September 2011

India to be main centre for tsunami warning globally

India to be main centre for tsunami warning globally

India is rising as an international power with the country’ scientists taking over the responsibility of issuing advance warning on tsunami to all countries falling in the Indian Ocean rim.

The Regional Tsunami Warning Centre (RTWC) at Hyderabad, set up by scientists of the Indian National Centre for Ocean Information Services (INCOIS) will hereafter function as the main centre for tsunami warning for all countries in the Indian Ocean community.

Ripples from Japan help create wave of protest in Tamil Nadu

Ripples from Japan help create wave of protest in Tamil Nadu

Koodankulam There are two words of Japanese origin that the common man in this coastal region has learnt in recent years. And he is scared of both. The first was over half a decade ago, when a mammoth wave crashed on his coast and killed several of his kin. It was called a tsunami, he was told. The second was Fukushima, the name of the Japanese province that witnessed a nuclear disaster in March, a tragedy that unfolded in front of his eyes through news reports and left him terrified about the possibility of a repeat in his backyard.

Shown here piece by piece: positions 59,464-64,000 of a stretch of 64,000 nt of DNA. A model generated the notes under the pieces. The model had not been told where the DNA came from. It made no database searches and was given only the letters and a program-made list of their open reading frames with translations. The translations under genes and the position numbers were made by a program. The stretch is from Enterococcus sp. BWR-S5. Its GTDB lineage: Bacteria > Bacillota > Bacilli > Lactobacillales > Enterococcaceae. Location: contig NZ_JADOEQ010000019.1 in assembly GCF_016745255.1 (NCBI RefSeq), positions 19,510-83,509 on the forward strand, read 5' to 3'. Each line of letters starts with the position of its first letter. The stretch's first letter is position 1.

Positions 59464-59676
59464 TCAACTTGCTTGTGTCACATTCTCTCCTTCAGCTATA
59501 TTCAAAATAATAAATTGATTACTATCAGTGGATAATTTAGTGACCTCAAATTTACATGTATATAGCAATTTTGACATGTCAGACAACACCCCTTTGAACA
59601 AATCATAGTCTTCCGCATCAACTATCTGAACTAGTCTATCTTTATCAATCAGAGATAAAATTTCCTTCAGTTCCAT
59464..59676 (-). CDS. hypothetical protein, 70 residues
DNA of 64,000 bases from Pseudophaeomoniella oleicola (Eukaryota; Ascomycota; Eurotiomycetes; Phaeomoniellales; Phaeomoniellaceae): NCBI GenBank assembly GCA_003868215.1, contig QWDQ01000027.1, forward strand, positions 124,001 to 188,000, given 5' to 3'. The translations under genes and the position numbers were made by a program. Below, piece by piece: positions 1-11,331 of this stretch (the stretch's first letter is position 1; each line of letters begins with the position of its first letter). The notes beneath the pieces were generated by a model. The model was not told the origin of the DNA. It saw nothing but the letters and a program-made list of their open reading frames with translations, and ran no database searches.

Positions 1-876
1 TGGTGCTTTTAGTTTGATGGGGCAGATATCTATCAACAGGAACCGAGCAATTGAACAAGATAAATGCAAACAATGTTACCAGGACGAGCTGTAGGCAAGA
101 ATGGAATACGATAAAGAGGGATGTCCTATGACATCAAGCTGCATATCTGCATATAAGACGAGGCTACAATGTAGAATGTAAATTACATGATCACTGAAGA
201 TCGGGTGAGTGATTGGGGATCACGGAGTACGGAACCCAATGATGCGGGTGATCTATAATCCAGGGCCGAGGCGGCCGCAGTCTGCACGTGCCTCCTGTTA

For over 20 years, activists against nuclear power had been struggling to organise the local public against the Koodankulam Nuclear Power Plant (KKNPP) proposed here, as none listened or understood the dangers said to be involved. The villagers instead looked at the Indo-Russian project as a boon in terms of new jobs. The news about Fukushima changed that perception.


Now, months ahead of the plant’s scheduled December commissioning, hundreds of villagers of Koodankulam and Idinthakarai have come together in an agitation demanding its scrapping. Of them, 127 including women and children; the aged, the ailing and the disabled; students and activists; nuns and Christian priests and Sangh Parivar cadres have been on hunger strike at the St Lourdes Mary Church since last week, refusing to accept assurances by plant officials, district authorities and the government. And the protests are gradually spreading to neighbouring areas.


Adyar river clean-up part 2 set to roll out

CHENNAI: The de-silting and strengthening of embankments of the Adyar river are set to be taken up in about 300 acres as part of the second phase of the restoration project. Mangrove plantations will also come up along the river to the Thiru-Vi-Ka bridge in Adyar. A consultant is to be appointed shortly.

The Tamil Nadu Urban Infrastructure Financial Services Limited (TNUIFSL), the implementing agency, has sought permission from the public works department for access to the estuary. It will also seek coastal regulation zone clearance from the Union ministry of environment and forests. "This marks the closure of the phase-I of the project that saw the creation of the Tholkkapia Poonga (Adyar Poonga)," said a senior government official.